Recent rains were welcomed by wheat farmers across the Kansas, but in some cases the rains caused some concerns. Where the rainfall was too heavy or too intense, seed furrows became filled in with soil and left wheat seedlings under more soil than normal, said Jim Shroyer, K-State Research and Extension crop production specialist.

“I’ve had lots of calls about this from western areas. Farmers have seen their wheat seedlings covered up by soil where heavy rains fell and the fields were deeply furrowed by the drills at planting time,” Shroyer said. “They want to know if this wheat will still be able to tiller.”

The answer depends in part on how much growth remains above the soil surface, Shroyer said.

“Assuming that there are some leaves showing above this layer of new soil in the seed furrows at this time, the plants will still be able to tiller. There may be fewer tillers than normal, however,” he said.

Most tillers form in the axils of leaves, which will be at the crown level. The crown normally establishes about a half-inch below the soil surface, regardless of how deeply the seed was planted.

“When the crown is deeper in the soil than normal, it will be cooler and this can reduce the level of tiller initiation activity going on near the crown,” Shroyer explained.

Also, if the seedling has been covered with soil, the tiller will have to push through more than the usual half-inch of soil to emerge, he said. This takes extra effort, but is certainly not impossible.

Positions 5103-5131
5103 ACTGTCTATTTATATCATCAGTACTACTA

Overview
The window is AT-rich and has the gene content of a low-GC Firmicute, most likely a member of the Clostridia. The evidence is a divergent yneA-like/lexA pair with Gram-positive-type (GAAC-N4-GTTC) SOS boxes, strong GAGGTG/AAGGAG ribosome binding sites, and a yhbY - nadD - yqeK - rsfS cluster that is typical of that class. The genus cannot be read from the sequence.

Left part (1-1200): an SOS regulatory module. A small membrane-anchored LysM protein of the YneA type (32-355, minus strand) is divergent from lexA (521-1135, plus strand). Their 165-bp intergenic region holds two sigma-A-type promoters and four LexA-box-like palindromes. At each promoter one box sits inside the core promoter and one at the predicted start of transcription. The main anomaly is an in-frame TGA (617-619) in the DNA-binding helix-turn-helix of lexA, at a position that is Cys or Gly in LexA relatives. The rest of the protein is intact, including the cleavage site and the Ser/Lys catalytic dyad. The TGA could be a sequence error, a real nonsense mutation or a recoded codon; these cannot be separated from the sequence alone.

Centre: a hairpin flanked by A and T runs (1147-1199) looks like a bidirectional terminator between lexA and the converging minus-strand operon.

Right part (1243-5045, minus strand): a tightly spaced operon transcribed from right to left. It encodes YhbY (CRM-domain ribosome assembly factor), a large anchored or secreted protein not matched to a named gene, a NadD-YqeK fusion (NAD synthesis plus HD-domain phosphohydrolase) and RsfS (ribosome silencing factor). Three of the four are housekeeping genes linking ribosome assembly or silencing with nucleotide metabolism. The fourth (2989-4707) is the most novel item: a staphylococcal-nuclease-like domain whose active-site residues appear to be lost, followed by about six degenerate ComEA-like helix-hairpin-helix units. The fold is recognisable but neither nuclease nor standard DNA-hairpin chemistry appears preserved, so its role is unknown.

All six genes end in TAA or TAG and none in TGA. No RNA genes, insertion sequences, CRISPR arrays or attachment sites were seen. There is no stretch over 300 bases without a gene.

Farmers also want to know if the main shoot and leaves will continue to grow normally where they have been covered with soil.

“Yes, if three or more leaves are present above the soil surface. Any shoots and leaves that make it above the soil surface will grow normally. Potential head size will not be affected by this. If only one leaf is sticking out of the ground (or none at all), however, the plants cannot be expected to develop normally,” Shroyer said.

The bottom line is that if the stand is good and there are three or more leaves visible above the soil surface, then there’s probably no need to replant just because the seed furrows were filled in with soil, the agronomist said.

“You can probably expect fewer tillers per plant, depending on how deep the crown has been buried. That may reduce yield potential somewhat – but not enough to justify replanting. If the stand has been thinned out, however, or if the plants are buried so that no leaves or only one leaf is visible, replanting may be a good idea,” he said.